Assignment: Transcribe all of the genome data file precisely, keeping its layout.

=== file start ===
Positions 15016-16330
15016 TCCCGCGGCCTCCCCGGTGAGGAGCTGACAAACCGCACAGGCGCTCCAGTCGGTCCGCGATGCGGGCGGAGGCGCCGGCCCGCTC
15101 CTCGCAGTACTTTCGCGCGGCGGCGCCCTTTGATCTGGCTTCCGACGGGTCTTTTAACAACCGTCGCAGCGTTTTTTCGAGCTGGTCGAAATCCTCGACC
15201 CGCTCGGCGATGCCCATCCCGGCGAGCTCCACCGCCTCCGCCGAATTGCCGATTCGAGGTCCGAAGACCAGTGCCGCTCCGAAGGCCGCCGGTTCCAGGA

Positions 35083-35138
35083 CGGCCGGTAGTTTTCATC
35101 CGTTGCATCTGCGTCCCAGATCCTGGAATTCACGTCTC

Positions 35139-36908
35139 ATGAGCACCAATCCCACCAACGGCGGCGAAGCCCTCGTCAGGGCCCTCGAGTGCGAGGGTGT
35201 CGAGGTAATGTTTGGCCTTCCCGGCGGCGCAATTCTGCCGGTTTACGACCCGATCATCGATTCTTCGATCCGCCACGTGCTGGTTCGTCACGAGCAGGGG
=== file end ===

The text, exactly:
Positions 15016-16330
15016 TCCCGCGGCCTCCCCGGTGAGGAGCTGACAAACCGCACAGGCGCTCCAGTCGGTCCGCGATGCGGGCGGAGGCGCCGGCCCGCTC
15101 CTCGCAGTACTTTCGCGCGGCGGCGCCCTTTGATCTGGCTTCCGACGGGTCTTTTAACAACCGTCGCAGCGTTTTTTCGAGCTGGTCGAAATCCTCGACC
15201 CGCTCGGCGATGCCCATCCCGGCGAGCTCCACCGCCTCCGCCGAATTGCCGATTCGAGGTCCGAAGACCAGTGCCGCTCCGAAGGCCGCCGGTTCCAGGA

Positions 35083-35138
35083 CGGCCGGTAGTTTTCATC
35101 CGTTGCATCTGCGTCCCAGATCCTGGAATTCACGTCTC

Positions 35139-36908
35139 ATGAGCACCAATCCCACCAACGGCGGCGAAGCCCTCGTCAGGGCCCTCGAGTGCGAGGGTGT
35201 CGAGGTAATGTTTGGCCTTCCCGGCGGCGCAATTCTGCCGGTTTACGACCCGATCATCGATTCTTCGATCCGCCACGTGCTGGTTCGTCACGAGCAGGGG